Ask a Gallery Owner | The Pros and Cons of Artist Owned and Operated Galleries

In the past, I’ve discussed different models for galleries: traditional commercial galleries (consignment), co-op galleries and “vanity” galleries. A recent email reminded me that there’s another variant of the traditional…

Ask a Gallery Owner: What Advice Would You Give to Someone About to Open a Gallery?

I regularly receive emails from readers who are considering opening art galleries. These prospective gallery owners are looking for any insights or advice I might offer. I’m happy to help…

Choice Overload | Cramming in too Much Art Hurts your Sales

I have long maintained that it’s a bad idea to try and show too much art at once. Whether the art is being shown in a gallery, or at a weekend art festival, I believe it’s better to show a limited number of pieces instead of trying to cram everything you can into your space.

I believe that having too much art in one space hurts you in several ways. First, it makes your display look crowded and unprofessional. Most art needs some space to breathe. Your display will look better if each piece has its own visual space.

Becoming a Better Art Salesperson | Restating Questions and Objections

The typical reaction to a question or objection raised by a potential customer is to try and provide an immediate answer. After gaining some sales experience, you will have heard all the questions and objections, and will have a ready answer for each. I would encourage you to resist the temptation to blurt out an immediate answer, and instead restate your client’s question or objection in your own words. This is a simple thing to do once you get the hang of it, but you will be amazed at how much it impacts your ability to help your customer solve her own questions or perceived problems. That’s a real key – helping your client solve her own problems, instead of trying to solve them for her.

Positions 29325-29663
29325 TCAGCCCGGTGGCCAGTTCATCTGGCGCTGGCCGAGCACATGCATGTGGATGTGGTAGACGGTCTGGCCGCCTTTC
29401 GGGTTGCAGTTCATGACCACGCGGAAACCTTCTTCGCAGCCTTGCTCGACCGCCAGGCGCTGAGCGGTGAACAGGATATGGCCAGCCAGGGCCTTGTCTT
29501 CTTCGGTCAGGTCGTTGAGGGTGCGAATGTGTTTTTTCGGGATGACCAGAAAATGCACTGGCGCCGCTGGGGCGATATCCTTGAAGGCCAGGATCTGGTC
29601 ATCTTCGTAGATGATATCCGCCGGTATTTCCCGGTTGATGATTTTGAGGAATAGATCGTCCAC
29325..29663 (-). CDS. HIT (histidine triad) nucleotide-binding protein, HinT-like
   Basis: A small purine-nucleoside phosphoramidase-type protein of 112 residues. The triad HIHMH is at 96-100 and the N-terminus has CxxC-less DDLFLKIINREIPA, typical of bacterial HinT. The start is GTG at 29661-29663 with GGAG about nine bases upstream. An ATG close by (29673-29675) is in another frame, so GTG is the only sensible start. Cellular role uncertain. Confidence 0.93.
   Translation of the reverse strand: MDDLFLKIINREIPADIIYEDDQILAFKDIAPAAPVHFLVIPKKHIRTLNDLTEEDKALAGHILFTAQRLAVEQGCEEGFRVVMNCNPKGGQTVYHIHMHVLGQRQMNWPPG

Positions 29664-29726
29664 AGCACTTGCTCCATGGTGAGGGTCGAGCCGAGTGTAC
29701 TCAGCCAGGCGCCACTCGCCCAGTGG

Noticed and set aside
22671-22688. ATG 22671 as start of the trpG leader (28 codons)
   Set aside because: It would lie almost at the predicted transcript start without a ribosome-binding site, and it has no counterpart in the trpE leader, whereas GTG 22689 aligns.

Artist Needs Advice: “How Can I Transport Paintings Across the Canadian/US Border by Car?”

I have been emailing with a Canadian artist who needs to ship paintings to a gallery in the US. She lives on the border and is planning to drive the…

Create a Mobile Art Hanging/Installation Kit

I’ve written before about how much I enjoy having the opportunity to install art in clients’ homes. Installations are a great opportunity to provide customer service and build relationships with…

Ask a Gallery Owner | Does an Artist’s Death Result in an Increase in the Value of that Artist’s Work?

There’s an old, morbid joke that in order for an artist to see a significant increase in the value of her work, all she has to do is die. Underlying…

RedDot Podcast | Episode 022 | An Interview with Ninth Street Women Author Mary Gabriel

Many of you know that I love art history and deeply enjoy reading about the artists who made  history. Earlier in the year I had a number of you reach…

Introducing Yourself to New Clients

I’ve observed that many artists, even those who have been selling their art for years, can sometimes find the process of meeting a new client a bit awkward. The first few moments when you are meeting someone new at an art show or a gallery opening are important – we want to get off on the right foot. The importance of this moment can put a little pressure on you, and sometimes, instead of getting off on that right foot, you end up putting that foot right in your mouth! Or worse, I’ve seen many artists and salespeople who don’t make any introduction at all. Instead they say something like “Hi, let me know if you have any questions.”

How Galleries Select Artists

One of the great mysteries of the art business is how galleries select the artists they represent. The reality is that there are far fewer galleries, and far less wall-space than it would take to show the work of all of the artists who would like to show in galleries. It can feel overwhelming to think about the odds that seem to be stacked against you if you are seeking gallery representation.

So what is the process that occurs in galleries as they are selecting new artists to show? It seems like it would be helpful to understand this process in order to prepare your work and submission materials so you can optimize your chances for success.

Unfortunately, there is no such thing as “the process” for selecting artists. Every gallery approaches the question differently. Let’s explore the different review processes and discuss how you can best approach the galleries that employ each.